By GREGORY N. HEIRES
The Great Recession has brought years of service cuts and downsizing to revenue-starved public library systems throughout the United States.
In New York City, supporters are looking to put an end to the budget battle that occurs every year over library funding, which has plummeted by $67 million, or 22.1 percent, over the past four years.
District Council 37, the largest union of municipal workers in the city, recently launched a campaign to fight for a funding floor for the city’s cash-strapped three public library systems.
The union is calling for legislation that would require the city to dedicate 2.5 percent of its property tax assessments to public libraries.
“Having a permanent funding stream would free the library systems, staff and patrons from annual round of budget cuts and restorations that now take place and provide a more stable delivery of services to communities citywide, which are using public libraries at an increasing rate,” said Executive Director Lillian Roberts of District Council 37. DC 37 has four union locals that represent library workers—ranging from custodians, security guards, maintenance employees and clerks to technical and information assistants, and librarians—in the city’s five boroughs.
“Adequate funding to keep the gates of knowledge open to one and all should be a major priority for our elected officials, now and for the future,” said New York Public Library Guild Local 1930 President Valentin Colon.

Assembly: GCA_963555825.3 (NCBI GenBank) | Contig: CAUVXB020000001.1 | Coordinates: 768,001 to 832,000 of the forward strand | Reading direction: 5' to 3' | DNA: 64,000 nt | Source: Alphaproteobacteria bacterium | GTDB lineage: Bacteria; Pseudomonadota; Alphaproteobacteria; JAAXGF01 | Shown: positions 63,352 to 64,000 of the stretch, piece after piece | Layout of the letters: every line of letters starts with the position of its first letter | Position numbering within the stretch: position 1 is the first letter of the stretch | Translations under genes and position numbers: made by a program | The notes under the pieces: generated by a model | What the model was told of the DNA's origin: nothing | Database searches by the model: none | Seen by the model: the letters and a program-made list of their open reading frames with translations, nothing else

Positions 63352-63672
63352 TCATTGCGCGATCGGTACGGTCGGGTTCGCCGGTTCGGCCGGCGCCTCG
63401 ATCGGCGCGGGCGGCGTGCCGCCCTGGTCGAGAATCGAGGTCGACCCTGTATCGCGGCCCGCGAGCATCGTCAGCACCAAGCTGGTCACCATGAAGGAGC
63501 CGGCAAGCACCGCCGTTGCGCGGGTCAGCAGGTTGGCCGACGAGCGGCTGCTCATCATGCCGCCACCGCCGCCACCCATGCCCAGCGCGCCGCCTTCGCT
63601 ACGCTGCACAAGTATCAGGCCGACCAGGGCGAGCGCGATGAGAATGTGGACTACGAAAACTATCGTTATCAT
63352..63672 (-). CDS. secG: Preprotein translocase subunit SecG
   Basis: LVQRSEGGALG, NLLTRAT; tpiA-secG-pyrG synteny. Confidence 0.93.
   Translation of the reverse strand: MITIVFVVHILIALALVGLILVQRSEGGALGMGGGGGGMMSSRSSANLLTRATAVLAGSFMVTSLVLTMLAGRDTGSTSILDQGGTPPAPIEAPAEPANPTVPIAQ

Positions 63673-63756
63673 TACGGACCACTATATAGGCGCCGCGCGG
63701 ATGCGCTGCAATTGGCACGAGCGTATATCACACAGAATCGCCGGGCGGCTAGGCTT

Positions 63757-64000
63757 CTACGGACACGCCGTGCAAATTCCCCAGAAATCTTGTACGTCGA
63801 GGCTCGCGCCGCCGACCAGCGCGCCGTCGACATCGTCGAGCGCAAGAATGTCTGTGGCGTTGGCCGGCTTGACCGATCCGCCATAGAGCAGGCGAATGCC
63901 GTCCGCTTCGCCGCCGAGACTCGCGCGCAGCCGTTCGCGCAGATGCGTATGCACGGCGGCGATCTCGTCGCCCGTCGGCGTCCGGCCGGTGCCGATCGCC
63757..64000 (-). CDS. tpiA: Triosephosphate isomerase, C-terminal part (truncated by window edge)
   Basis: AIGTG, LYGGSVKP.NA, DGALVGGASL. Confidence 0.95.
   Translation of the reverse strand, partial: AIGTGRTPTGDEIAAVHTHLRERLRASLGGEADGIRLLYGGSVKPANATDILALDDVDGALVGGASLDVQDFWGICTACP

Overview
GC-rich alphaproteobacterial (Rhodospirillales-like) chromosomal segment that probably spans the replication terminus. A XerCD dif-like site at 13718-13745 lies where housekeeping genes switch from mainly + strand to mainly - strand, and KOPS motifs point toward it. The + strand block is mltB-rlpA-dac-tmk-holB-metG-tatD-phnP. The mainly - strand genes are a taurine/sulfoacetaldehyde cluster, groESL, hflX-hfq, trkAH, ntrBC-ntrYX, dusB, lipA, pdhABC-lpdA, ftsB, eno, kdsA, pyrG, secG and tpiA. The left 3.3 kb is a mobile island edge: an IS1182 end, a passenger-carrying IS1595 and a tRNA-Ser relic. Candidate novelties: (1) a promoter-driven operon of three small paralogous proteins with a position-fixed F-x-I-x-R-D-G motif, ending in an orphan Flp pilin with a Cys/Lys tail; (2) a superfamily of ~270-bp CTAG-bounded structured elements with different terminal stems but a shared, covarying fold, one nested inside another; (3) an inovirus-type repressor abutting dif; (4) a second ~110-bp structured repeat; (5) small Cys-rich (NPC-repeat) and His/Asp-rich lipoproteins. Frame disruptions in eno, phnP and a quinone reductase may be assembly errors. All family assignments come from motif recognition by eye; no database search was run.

But as library advocates press for stable financing, Mayor Michael Bloomberg’s proposed budget would allocate just $193 million to libraries—an astounding $106 million below the current funding. The billionaire mayor’s yearly budget cuts have led his critics to contend that defunding libraries will be one of his legacies after he finishes his third and last term this year.
What are some of the consequences of the inadequate funding over the years?
- The front-line library staff is down significantly since 2002. Since then, the number of workers in the library systems has declined 20 percent.
- Libraries have been forced to reduce their services to an average of five days a week, down from six in 2008.
- The three-library systems face $1.5 billion in construction needs. Queens has deferred $647 million in maintenance projects in its 67 branches.
- · Tight budgets have forced libraries to curtail spending on books and other material. In recent years, such spending in Queens has dropped from $15 million to $5 million.
- New York City libraries are typically open 43 hours a week. Libraries in Chicago and Boston are open for 50 hours. Despite its well-known financial troubles, Detroit manages to operate its libraries 45.2 hours a week.
Meanwhile, as they have struggled with Bloomberg’s austerity in recent years, libraries continue to be enormously popular with residents.
Circulation is up by 59 percent in the three library systems over the past decade. Attendance of library programs has increased 40 percent.